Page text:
U.S. Museums to Return Pharaoh’s Mummy and Roman Sculpture
After determining that objects in their archaeological collections had entered this country under suspicious circumstances, two U.S. university museums separately announced plans last summer to repatriate the artifacts to their countries of origin.
The Michael C. Carlos Museum at Atlanta’s Emory University will return to Egypt a mummy that scientists believe is the remains of Pharaoh Ramesses I (1295–1294 B.C.). According to Peter Lacovara, the Carlos’s curator of ancient Egyptian art, the mummy will resume “its rightful place, as a good will gesture from the citizens of Atlanta.”
The mummy’s crossed arms—a burial pose reserved exclusively for royal mummies—and its physical resemblance to the remains of Seti I, Ramesses’s son, prompted researchers to examine the mummy using non-invasive computerized tomography (CT) scans (a computer-generated image of Ramesses’s head is shown above). Tests confirmed that the mummy’s brain had been removed and his skull filled with molten resin—a mummification technique used for Egyptian royalty during Ramesses I’s reign.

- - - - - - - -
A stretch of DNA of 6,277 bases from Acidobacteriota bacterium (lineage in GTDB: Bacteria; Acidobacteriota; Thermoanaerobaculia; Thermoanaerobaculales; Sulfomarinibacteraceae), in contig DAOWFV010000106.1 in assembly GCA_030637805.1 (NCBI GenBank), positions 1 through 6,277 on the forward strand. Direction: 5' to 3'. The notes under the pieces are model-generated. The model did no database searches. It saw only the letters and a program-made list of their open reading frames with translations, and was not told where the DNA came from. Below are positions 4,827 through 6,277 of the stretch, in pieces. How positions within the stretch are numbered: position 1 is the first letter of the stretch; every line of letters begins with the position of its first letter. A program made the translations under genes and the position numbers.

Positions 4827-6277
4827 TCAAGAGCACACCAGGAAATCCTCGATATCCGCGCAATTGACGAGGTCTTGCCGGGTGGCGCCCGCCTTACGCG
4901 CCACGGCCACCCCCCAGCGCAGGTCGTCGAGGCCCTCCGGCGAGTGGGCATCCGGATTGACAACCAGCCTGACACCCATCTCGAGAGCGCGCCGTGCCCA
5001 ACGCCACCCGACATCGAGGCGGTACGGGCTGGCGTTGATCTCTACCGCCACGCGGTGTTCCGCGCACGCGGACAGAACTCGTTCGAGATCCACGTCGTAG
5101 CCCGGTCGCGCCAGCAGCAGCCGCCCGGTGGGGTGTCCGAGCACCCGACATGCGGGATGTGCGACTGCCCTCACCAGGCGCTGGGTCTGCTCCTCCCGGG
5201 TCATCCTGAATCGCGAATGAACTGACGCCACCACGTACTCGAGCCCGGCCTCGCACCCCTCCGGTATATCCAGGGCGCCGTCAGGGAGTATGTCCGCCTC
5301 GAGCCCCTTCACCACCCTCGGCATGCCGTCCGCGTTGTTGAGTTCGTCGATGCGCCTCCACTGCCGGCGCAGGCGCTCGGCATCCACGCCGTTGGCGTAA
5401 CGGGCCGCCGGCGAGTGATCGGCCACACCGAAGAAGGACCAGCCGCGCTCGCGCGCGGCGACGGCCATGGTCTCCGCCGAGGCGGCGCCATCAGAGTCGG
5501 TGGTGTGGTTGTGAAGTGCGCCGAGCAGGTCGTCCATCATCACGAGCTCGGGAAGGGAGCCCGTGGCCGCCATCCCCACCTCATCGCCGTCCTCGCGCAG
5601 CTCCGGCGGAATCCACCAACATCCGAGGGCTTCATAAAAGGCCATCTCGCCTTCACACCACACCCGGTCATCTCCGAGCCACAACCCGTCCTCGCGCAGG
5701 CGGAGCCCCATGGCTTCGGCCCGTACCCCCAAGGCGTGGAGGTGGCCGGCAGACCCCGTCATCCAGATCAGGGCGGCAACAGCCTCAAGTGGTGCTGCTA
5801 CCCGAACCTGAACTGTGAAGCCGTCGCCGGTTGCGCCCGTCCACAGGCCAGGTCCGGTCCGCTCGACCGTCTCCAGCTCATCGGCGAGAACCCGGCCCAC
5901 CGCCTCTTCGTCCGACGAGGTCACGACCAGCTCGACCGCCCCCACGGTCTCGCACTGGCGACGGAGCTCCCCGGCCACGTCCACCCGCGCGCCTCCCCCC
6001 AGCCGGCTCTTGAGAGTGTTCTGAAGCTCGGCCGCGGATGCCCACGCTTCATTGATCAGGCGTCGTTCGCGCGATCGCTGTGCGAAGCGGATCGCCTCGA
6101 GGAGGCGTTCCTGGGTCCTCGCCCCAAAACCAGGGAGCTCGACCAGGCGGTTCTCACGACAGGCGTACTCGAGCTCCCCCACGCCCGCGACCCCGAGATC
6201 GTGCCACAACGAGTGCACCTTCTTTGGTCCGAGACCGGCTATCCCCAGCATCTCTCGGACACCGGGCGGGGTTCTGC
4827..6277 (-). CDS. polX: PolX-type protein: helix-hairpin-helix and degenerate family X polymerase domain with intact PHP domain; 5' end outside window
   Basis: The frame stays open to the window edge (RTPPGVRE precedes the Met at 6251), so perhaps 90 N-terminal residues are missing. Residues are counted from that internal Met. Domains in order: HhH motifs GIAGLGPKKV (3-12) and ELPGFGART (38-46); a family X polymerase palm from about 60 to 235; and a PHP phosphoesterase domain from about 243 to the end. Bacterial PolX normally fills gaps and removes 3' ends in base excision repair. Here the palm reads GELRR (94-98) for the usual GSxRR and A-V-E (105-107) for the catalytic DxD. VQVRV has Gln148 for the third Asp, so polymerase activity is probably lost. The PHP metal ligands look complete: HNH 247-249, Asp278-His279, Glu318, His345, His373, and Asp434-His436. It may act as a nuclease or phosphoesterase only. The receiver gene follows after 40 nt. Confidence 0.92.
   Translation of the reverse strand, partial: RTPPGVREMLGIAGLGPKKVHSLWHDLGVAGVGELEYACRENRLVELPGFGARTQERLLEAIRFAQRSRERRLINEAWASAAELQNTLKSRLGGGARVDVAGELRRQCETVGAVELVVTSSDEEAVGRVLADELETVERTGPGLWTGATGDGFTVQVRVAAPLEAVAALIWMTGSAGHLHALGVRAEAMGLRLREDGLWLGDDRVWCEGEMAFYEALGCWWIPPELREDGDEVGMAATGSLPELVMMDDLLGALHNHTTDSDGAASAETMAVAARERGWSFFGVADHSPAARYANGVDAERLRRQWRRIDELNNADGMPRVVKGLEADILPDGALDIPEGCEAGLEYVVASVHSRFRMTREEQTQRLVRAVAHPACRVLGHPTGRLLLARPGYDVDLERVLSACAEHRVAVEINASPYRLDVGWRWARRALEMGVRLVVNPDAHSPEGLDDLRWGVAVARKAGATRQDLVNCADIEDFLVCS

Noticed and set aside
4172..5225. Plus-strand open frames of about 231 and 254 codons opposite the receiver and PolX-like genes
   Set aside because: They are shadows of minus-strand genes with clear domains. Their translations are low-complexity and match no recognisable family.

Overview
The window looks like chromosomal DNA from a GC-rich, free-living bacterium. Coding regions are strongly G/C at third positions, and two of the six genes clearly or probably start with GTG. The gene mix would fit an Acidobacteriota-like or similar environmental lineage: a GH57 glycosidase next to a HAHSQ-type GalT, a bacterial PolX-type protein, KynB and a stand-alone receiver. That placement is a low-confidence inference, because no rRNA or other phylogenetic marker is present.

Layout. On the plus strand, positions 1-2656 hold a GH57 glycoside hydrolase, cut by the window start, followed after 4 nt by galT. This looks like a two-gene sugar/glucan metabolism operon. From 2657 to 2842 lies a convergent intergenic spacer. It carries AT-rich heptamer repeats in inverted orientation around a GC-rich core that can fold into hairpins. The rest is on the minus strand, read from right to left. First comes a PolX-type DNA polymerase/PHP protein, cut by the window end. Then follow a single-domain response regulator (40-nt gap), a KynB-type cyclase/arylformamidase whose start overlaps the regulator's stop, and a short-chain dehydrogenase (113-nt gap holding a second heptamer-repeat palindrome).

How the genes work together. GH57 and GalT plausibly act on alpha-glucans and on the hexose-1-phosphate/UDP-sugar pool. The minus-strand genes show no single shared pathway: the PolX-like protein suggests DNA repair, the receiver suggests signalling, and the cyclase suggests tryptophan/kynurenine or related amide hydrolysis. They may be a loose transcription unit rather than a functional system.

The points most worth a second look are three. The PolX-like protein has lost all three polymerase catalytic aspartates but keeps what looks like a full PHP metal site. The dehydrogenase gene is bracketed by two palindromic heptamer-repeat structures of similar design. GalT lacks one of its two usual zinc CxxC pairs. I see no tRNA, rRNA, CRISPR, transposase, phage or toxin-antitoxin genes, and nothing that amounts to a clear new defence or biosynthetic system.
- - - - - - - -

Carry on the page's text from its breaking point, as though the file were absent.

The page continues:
The Emory University museum had purchased the then-unidentified remains, along with an extensive collection of ancient Egyptian art and artifacts, from Canada’s Niagara Falls Museum in 1999. The mummy had originally been acquired from a broker in Luxor, Egypt, in the 1860s, when a cache of mummies—discovered in what was later identified as a royal cemetery—was partially sold off.